Sterling gains to be capped for the second half of the year


The recent slump in commodity prices which has been caused by global recession fears has, at the start of this week, eased concerns amongst some investors about the persistent rise in inflation and as a result forced investors to scale back overly hawkish expectations for policy tightening from the Federal Reserve.

Futures pricing is now showing the US benchmark funds rate at 3.5% in March 2023, a decline from pricing at 4%. Despite the slight re-pricing of the dollar, many expect the Fed to continue to lead the Bank of England in tightening monetary policy. We can anticipate dollar downside here to be minimal until we have data or any comments from the Fed to support this view.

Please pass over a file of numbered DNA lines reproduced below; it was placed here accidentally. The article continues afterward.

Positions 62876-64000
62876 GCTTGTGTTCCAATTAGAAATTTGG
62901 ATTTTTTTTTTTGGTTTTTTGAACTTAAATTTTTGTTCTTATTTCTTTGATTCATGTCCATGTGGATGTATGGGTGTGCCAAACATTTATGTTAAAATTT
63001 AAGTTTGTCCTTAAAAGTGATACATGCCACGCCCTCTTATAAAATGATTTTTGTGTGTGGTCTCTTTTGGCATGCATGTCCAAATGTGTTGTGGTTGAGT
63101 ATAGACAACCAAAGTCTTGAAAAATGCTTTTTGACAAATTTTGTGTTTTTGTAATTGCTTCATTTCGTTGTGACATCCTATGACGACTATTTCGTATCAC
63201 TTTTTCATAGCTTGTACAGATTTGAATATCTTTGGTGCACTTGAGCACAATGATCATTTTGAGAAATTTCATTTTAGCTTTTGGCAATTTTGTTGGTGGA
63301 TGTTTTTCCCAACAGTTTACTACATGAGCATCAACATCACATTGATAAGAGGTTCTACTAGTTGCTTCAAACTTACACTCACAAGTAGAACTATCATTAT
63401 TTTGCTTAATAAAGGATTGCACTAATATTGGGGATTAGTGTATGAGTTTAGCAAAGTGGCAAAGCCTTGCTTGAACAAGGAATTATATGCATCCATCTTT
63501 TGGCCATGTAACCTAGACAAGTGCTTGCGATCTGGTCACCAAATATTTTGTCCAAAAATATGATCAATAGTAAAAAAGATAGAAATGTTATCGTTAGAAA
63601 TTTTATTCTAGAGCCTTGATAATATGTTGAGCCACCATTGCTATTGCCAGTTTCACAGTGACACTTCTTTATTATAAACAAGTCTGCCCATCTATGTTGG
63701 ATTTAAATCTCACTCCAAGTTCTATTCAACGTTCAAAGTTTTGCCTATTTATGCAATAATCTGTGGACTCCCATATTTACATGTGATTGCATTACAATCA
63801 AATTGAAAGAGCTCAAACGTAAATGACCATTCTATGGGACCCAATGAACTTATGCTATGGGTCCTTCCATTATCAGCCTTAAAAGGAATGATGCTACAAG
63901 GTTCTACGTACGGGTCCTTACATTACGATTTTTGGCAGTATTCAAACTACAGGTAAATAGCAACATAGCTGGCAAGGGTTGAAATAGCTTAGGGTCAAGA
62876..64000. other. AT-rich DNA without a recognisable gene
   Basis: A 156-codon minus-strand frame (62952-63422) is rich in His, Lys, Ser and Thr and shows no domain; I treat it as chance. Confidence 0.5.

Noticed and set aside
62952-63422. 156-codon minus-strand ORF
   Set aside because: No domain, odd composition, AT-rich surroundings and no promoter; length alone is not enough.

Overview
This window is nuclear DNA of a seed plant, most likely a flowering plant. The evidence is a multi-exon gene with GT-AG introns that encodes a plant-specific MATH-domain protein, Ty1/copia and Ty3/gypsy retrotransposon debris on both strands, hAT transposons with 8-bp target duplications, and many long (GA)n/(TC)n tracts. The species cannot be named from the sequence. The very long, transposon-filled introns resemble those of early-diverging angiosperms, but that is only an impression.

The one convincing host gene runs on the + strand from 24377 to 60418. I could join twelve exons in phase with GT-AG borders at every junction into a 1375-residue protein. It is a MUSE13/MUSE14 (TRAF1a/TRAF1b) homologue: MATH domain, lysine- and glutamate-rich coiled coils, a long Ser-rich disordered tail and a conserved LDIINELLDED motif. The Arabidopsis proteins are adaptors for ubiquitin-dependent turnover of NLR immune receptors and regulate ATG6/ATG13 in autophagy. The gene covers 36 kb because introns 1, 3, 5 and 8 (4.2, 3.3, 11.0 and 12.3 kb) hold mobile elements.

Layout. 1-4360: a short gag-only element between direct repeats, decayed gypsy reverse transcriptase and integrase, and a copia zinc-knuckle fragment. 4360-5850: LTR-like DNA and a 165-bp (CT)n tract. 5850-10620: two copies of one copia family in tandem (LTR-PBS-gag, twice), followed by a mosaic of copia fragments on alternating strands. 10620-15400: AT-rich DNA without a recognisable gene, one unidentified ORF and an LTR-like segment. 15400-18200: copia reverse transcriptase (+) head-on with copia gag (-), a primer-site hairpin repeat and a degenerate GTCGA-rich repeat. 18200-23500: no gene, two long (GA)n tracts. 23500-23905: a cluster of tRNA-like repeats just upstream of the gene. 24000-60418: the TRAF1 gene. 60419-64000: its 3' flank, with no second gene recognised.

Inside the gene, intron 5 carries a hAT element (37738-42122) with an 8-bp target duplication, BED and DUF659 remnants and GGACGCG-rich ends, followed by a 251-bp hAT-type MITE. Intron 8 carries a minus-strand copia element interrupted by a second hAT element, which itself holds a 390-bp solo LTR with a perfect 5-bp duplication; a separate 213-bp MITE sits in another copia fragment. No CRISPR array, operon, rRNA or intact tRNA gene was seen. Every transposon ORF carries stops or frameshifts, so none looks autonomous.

Sterling upside is expected to remain capped for now. The recent soft economic data has raised concerns for the economy, with fears of a recession continuing to dampen sentiment for the pound. Record high inflation and a cost of living crunch weigh on the pockets of consumers. A survey by Appinio has illustrated the impact price pressures are having on households, with 60% of respondents revealing they have raised their savings to pay bills and 70% indicating they have cut back in unnecessary purchases.

In addition, there is growing anticipation that the BoE will soon look to opt for a more gradual approach to hiking interest rates to prevent the British economy from stalling any further. As a result, many expect Sterling gains to be capped in the second half of this year. The highlight for Sterling this week will be the release of first quarter GDP on Thursday.

Key announcements

09:00 – EUR – ECB President Lagarde’s speech